The Carter County Planning Commission attempted to answer that question during its last meeting May 28, when it unanimously approved salary increases amounting to $88,789.29.
The Budget Committee of the Carter County Commission did not like that answer. Meeting on Monday to consider the Planning Commission’s proposal, the Budget Committee voted against the salary increases 6-2.
Budget Committee Chairman Ross Garland and committee member Kelly Collins voted for the amendment. Committee members Isaiah Grindstaff, Patty Woodby. Willie Campbell, Ronnie Trivett and Travis Hill voted against it.
The reason why the salary increases were being considered is because the Planning Department has assumed a major new role. In addition to the staff’s traditional roles of planning, zoning and building codes enforcement and inspections, the County Commission had authorized the Planning Department to also take over the responsibilities of economic development for the county.
Carter County Planning Director Chris Schuettler told the Budget Committee on Monday night that his staff has already proven it can perform the economic development functions in addition to its other roles. He gave recent examples of expansions at Snap-on Tools and A.Y. McDonald.
Schuettler told the committee Monday that the full commission had already committed to additional compensation for the staff when it added the additional responsibilities to the Planning Commission. The exact amount had not been specified.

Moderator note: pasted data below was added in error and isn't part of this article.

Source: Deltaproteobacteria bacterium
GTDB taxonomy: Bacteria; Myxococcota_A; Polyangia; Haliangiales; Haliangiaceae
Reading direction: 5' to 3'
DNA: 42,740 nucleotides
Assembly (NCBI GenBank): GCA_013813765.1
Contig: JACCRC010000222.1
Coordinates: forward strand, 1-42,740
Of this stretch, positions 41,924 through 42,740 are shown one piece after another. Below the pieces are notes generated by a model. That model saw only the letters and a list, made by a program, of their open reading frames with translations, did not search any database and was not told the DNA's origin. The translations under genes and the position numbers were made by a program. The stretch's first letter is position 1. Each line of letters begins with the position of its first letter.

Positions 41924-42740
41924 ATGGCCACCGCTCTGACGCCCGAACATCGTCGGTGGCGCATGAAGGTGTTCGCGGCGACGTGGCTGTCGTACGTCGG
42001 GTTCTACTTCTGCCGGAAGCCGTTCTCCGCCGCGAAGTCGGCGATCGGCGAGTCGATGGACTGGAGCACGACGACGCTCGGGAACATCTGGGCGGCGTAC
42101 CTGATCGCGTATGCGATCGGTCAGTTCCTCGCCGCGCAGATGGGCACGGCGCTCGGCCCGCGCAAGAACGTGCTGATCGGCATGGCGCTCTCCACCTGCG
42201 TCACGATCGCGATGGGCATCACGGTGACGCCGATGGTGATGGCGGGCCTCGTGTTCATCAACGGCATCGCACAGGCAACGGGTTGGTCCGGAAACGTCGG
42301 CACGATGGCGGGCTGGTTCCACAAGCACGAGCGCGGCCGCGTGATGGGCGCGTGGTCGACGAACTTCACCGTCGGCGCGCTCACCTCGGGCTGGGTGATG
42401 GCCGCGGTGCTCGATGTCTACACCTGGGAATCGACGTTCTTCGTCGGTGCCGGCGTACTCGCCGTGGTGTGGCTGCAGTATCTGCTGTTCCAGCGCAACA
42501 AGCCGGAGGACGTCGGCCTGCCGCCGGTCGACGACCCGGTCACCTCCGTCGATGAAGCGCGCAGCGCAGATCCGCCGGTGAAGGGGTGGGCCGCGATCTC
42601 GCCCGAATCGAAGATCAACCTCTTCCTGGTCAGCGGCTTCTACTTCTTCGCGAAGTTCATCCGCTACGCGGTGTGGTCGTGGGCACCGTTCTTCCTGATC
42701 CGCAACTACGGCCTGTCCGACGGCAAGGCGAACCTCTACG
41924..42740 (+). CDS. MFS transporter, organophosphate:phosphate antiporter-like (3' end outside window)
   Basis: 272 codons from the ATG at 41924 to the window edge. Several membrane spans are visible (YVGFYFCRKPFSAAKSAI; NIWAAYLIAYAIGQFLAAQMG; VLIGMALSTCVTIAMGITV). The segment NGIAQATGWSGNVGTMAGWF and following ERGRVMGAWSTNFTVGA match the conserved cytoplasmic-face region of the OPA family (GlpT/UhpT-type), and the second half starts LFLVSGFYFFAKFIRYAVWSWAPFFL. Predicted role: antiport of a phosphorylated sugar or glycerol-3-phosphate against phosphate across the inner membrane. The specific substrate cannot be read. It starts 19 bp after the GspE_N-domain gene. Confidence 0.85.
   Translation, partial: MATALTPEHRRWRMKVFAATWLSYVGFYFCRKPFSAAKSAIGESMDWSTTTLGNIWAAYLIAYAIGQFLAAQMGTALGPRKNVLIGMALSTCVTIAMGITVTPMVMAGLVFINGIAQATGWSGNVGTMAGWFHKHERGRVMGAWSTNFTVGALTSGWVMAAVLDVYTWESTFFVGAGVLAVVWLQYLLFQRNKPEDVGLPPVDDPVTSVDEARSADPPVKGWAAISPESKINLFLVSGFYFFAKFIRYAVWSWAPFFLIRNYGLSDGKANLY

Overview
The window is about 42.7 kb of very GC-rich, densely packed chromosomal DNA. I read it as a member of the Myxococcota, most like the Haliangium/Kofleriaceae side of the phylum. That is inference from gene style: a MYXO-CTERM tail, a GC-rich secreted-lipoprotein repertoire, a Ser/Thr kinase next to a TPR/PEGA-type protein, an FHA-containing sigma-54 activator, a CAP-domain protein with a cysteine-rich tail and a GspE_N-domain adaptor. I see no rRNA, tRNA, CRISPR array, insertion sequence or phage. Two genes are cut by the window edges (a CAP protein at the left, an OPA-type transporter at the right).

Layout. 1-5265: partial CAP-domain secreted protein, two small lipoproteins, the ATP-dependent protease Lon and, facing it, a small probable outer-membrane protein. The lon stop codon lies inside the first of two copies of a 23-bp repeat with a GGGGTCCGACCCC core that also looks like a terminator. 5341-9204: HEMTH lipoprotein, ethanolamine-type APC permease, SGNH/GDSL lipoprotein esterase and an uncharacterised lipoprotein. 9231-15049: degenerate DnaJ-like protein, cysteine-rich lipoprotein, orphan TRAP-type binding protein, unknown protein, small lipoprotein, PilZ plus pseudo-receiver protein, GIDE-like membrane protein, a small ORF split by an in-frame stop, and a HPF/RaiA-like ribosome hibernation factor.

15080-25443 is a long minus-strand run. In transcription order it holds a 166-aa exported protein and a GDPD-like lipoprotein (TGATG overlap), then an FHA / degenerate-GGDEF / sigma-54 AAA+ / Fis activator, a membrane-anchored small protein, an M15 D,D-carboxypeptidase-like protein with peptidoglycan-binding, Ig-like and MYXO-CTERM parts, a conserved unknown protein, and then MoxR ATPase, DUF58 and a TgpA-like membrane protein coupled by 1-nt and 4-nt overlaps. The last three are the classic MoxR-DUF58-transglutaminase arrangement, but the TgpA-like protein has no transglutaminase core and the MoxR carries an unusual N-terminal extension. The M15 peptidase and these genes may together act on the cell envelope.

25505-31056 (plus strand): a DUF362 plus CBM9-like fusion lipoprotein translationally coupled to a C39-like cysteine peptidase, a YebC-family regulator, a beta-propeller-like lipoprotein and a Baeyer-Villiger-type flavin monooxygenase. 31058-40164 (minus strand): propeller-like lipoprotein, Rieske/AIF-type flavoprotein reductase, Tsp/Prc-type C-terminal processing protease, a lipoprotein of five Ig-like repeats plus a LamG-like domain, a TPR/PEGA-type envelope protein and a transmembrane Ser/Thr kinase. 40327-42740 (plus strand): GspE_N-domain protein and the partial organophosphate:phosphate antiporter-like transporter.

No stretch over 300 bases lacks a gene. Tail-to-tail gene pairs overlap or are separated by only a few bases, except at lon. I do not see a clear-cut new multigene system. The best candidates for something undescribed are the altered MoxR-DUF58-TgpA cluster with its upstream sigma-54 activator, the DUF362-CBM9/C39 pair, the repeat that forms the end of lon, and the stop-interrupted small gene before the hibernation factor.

Jerry Pearman, chairman of the Carter County Planning Commission, wrote a letter to the Budget Committee and to Brad Burke, the county’s director of finance, in which Pearman said the money for the pay increase is available from increased fees the Planning Department has brought in this year.
Pearman said the increase in Planning Department fees in the 2018-19 fiscal year has been $100,000. With two months remaining in the fiscal year, Pearman said it appears the increase in fees should amount to $120,000.
The reason why the County Commission has placed the responsibilities of economic development on the Planning Commission is because that role had been taken away from the Carter County Tomorrow group a few years ago. Economic development had been operated by the Carter County Mayor’s Office until 2018.
Pearman warned in his letter that if the salary increases were not approved, it could have an impact on the county’s economic development efforts.
“If the budget is not approved as submitted, the Carter Country Regional Planning Commission will be forced to review services rendered by the department, and cuts to these services may be forthcoming,” Pearman wrote.
With the defeat of the Planning Commission’s recommended salary increases, the Budget Committee approved a new schedule to work on an agreement. The Committee tasked the Planning Commission to hold a special meeting on Monday, June 17, at 3 p.m. to work on a new salary recommendation.
The County Commission meets at 6 p.m. that day, but the recommendation won’t be introduced because it will not have time for the Budget Committee to consider the matter. The Budget Committee would hold its own special meeting on Tuesday, June 18, at 6 p.m.